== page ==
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Plagiarism Tutorial: How do you incorporate sources?

Two Ways to Incorporate Sources

Quotes used from sources are word-for-word copies of the author(s)' original work. When you quote, regardless of citation style, always make sure of the following: 

  1. The quoted words are in "quotation marks."
  2. Edit quotations with caution. Sometimes it's necessary to change a word within the quotation. When you do this, put the changed word in [brackets].
  3. Do not overly rely on direct quotes in your paper. Your readers want to hear your voice. So do the work to paraphrase or summarize rather than directly quoting extensively throughout the paper. Instead, quote when it is necessary to communicate exactly what the author is saying. Quotes should be used to support your ideas, not replace them.
  4. Think carefully about the quotes you are using. Where are they coming from? Reliable, peer-reviewed sources or something else? When possible, quote from experts. 
  5. Use signal phrases to introduce quotes rather than "quote dropping." (signal phrases are in bold below. This example is in APA).
    Example of quote dropping:
    Klipfel’s (2014) study on authentic engagement through students’ selection of topics of personal interest, demonstrates this “self” component of information literacy by exploring the relationship between student motivation and authentic engagement in research practices. “Being engaged in research that aligns with one’s core authentic self significantly increased the meaningfulness of the research experience for students” (p. 237).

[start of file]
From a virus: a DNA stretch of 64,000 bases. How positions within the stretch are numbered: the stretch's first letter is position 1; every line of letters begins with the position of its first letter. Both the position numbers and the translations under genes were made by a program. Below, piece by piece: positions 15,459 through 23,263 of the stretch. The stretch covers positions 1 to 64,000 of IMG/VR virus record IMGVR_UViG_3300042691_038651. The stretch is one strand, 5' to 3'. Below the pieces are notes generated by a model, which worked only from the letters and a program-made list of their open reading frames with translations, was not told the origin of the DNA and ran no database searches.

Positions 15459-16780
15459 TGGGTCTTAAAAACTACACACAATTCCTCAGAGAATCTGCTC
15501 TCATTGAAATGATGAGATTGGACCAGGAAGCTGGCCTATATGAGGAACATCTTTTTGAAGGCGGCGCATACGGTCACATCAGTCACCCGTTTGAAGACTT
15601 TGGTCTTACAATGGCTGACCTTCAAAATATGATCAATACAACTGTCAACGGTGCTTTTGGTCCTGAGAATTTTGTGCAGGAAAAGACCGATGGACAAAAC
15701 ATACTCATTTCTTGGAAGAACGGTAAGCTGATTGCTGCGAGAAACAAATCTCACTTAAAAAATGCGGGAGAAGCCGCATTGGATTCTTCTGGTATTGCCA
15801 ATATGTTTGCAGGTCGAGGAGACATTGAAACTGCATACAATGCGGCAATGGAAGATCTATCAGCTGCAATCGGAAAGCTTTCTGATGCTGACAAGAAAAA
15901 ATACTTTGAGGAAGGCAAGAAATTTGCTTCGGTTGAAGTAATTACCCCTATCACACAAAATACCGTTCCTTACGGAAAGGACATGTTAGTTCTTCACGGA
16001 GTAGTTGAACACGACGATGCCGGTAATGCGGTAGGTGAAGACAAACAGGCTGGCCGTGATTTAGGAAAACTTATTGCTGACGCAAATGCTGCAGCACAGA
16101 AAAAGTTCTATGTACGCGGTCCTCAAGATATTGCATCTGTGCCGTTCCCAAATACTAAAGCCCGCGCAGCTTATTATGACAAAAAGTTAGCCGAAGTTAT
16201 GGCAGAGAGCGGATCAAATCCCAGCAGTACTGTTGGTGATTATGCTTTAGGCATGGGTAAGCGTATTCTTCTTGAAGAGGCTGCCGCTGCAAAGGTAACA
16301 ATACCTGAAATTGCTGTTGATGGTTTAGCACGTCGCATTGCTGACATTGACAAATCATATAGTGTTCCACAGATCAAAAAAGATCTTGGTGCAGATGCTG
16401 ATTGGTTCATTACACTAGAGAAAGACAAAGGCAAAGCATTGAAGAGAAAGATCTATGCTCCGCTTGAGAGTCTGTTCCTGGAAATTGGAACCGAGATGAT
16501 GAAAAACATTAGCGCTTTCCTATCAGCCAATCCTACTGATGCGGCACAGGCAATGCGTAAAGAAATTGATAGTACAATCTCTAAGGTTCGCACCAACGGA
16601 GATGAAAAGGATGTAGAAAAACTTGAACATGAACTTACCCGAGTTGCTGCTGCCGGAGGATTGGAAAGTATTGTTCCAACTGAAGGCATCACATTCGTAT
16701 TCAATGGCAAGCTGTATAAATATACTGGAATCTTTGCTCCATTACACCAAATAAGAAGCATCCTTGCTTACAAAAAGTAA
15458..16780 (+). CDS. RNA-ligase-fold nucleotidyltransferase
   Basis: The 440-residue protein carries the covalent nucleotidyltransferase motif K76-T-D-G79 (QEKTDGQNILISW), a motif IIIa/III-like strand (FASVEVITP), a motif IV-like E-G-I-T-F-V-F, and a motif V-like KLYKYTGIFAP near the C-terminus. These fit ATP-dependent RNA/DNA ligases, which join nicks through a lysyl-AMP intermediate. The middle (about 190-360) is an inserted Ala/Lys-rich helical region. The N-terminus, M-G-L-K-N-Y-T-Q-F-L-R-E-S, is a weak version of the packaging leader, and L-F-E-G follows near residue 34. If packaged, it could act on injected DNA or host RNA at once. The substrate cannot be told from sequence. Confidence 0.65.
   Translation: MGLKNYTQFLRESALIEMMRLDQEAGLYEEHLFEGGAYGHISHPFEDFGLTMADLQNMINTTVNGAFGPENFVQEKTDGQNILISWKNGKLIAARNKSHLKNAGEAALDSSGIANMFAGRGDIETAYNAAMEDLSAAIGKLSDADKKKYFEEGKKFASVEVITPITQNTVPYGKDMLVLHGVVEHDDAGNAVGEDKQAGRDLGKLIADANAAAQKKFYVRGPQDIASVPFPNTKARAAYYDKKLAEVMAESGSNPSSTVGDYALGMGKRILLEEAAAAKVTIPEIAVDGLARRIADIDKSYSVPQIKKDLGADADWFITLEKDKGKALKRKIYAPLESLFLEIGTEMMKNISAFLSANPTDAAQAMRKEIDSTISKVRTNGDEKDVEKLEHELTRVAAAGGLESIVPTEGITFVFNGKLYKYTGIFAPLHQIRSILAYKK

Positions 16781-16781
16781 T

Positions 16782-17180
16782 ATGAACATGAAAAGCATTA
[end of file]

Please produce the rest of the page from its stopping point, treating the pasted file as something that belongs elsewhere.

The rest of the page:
Example of a signal phrase:
    Klipfel’s (2014) study on authentic engagement through students’ selection of topics of personal interest, demonstrates this “self” component of information literacy by exploring the relationship between student motivation and authentic engagement in research practices. For Klipfel (2014), it was clear that “being engaged in research that aligns with one’s core authentic self significantly increased the meaningfulness of the research experience for students” (p. 237).

What this video from Scribbr for tips on how to quote:

[Scribbr]. (2019, Oct 31). Scribbr - How to quote in under 5 minutes. [Video file]. Retrieved from https://youtu.be/DhMl3eIcGbI

Paraphrasing is the restatement of the ideas of an author in your own words. Your paper should have a balance of quotes and paraphrasing. Remember this is where note-taking will be the most important! Refer back to your source notes as you paraphrase so you remember what your words are and what are others.

The following tips on paraphrasing come from the Columbia College Library's Plagiarism Tutorial:

When you paraphrase, you must:

  • Change both the sentence structure and the words used.
  • Accurately express the original author's ideas.

Paraphrasing tips:

  • First read the original passage a few times to make sure you understand what the author is saying. 
  • Write down the author's main points in point form. 
  • When writing your paraphrase, don't look at the source you are paraphrasing. Use your notes of the author's main points and write sentences that present those ideas in different ways. 
  • Avoid switching out words with synonyms. This will create sentences that sound odd!
  • When taking notes, try to paraphrase important passages immediately, rather than writing down direct quotes. This can lead to unintentional plagiarism.

Watch this video from Scribbr to learn some steps on how to paraphrase:

[Scribbr]. (2019, Oct 31). Scribbr - How to paraphrase in 5 easy steps. [Video file]. Retrieved from https://youtu.be/oiM0x0ApVL8